Blindness in King Lear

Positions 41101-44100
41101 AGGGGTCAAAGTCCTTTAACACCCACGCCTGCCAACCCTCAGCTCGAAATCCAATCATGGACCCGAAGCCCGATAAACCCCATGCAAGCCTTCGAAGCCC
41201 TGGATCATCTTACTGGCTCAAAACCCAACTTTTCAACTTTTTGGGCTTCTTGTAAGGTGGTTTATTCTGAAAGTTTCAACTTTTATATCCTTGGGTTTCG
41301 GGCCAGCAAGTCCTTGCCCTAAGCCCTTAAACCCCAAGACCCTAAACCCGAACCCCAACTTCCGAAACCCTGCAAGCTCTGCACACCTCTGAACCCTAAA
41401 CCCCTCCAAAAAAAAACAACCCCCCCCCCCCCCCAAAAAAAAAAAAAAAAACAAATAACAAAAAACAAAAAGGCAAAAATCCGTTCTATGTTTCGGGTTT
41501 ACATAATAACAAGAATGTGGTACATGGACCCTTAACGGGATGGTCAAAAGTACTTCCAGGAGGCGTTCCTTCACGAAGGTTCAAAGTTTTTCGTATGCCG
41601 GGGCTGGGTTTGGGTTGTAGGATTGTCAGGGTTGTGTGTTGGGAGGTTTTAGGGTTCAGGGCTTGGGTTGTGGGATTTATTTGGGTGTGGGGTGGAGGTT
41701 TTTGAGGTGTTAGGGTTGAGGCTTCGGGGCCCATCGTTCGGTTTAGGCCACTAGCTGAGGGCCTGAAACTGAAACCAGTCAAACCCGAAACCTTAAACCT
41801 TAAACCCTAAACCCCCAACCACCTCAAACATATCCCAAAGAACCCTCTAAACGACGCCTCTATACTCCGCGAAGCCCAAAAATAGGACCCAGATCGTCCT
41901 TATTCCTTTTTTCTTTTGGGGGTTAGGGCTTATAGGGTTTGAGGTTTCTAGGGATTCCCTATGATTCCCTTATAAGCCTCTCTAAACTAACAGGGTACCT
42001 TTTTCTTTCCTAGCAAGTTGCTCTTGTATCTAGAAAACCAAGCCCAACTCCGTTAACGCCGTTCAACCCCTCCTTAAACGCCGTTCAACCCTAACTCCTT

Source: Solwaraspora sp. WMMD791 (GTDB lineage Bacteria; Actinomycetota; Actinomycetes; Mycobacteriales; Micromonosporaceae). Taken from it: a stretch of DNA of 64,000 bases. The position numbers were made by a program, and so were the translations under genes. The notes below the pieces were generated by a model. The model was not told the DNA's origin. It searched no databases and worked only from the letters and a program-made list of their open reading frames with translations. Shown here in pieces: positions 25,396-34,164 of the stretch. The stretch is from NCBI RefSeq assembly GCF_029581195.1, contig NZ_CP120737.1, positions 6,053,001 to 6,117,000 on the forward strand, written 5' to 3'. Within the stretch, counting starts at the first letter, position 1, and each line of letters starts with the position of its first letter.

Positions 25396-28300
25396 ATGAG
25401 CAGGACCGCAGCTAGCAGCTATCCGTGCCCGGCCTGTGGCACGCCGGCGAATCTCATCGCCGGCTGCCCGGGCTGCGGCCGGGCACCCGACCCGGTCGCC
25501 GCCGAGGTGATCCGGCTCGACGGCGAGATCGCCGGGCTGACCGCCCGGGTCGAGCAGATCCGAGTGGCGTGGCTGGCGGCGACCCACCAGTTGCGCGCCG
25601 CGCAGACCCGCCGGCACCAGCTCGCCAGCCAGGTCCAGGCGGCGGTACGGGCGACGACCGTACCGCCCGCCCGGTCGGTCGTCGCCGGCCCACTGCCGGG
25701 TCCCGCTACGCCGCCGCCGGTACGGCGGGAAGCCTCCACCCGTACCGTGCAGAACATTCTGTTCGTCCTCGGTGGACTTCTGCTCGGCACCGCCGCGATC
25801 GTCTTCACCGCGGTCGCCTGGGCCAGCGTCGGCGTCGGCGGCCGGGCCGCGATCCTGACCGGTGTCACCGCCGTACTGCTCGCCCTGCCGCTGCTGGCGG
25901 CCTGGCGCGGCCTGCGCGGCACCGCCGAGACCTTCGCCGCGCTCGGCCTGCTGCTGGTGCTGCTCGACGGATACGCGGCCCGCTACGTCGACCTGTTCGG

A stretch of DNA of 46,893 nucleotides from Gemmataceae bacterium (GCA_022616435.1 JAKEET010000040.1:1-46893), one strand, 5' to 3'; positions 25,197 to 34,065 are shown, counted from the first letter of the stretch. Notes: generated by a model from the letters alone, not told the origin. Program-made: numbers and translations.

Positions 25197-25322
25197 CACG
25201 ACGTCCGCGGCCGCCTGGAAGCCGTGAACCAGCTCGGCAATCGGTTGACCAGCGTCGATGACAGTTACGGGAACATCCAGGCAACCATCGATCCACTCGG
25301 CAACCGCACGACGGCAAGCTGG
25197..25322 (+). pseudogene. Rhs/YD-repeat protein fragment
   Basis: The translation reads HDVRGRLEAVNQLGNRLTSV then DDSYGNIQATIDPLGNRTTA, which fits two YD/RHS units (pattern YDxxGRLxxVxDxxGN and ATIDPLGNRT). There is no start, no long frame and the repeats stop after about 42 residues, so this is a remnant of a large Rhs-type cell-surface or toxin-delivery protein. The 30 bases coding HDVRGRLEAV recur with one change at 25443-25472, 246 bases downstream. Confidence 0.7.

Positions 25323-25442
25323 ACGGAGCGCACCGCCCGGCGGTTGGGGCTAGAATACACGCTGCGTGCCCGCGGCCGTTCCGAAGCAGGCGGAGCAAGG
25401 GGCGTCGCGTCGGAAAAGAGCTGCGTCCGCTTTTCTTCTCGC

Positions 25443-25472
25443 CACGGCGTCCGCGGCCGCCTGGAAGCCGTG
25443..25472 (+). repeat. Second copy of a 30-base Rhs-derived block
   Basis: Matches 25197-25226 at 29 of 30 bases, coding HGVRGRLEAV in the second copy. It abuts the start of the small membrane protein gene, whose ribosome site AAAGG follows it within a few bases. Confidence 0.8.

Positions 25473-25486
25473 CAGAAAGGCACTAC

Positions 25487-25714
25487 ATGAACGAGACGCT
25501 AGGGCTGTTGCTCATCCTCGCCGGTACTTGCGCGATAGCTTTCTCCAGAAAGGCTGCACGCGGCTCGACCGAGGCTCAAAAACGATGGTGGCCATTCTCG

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In the play King Lear, the darkest tragedies, by Shakespeare, blindness is a major factor of all tragic events that occur in the play. Blindness represents Lear's and Gloucester's the inability to see the truth, which eventually leads to Lear's insanity and Gloucester's literal blindness. Lear and Gloucester make the same mistake by favoring the unloving children over the loving ones due to their blindness in the face of truth. They realize the cruelty of life and the insignificance of human comparing to nature after they lost almost everything they've ever had; yet they redeem love and humanity, the most valuable things that they can ever ask for. The parallel can be easily drawn between Lear and Gloucester. When dividing the kingdom, Lear gives all the authority to Goneril and Regan only because they flatter Lear with overblown words of "love"; and he disowns Cordelia for she can't express enough "love" for him. This action of Lear's shows his inability to distinguish true love with insincere praises that are made to obtain power. He should have more common sense that Cordelia, being his favorite daughter, loves him the most; but the fear of being abandoned and absolute powerless as an old man after retirement makes him request the prove of love and need to reassure his importance. However, as soon as Goneril and Regan are declared power, they begin scheming to take all Lear's authority away and leave him with "the infirmity of age"(I,i,296). On the other hand, Gloucester believes Edmund's lies about Edgar wanting to kill their father to claim authority. Gloucester fears of losing power for that he already suspects his children secretly want to destroy him; as a result, he is totally convinced by Edmund, and Edgar, being told that Gloucester is angry at him, flees the kingdom. Ironically, Edmund is the one who has been planing to take over Gloucester's seat.

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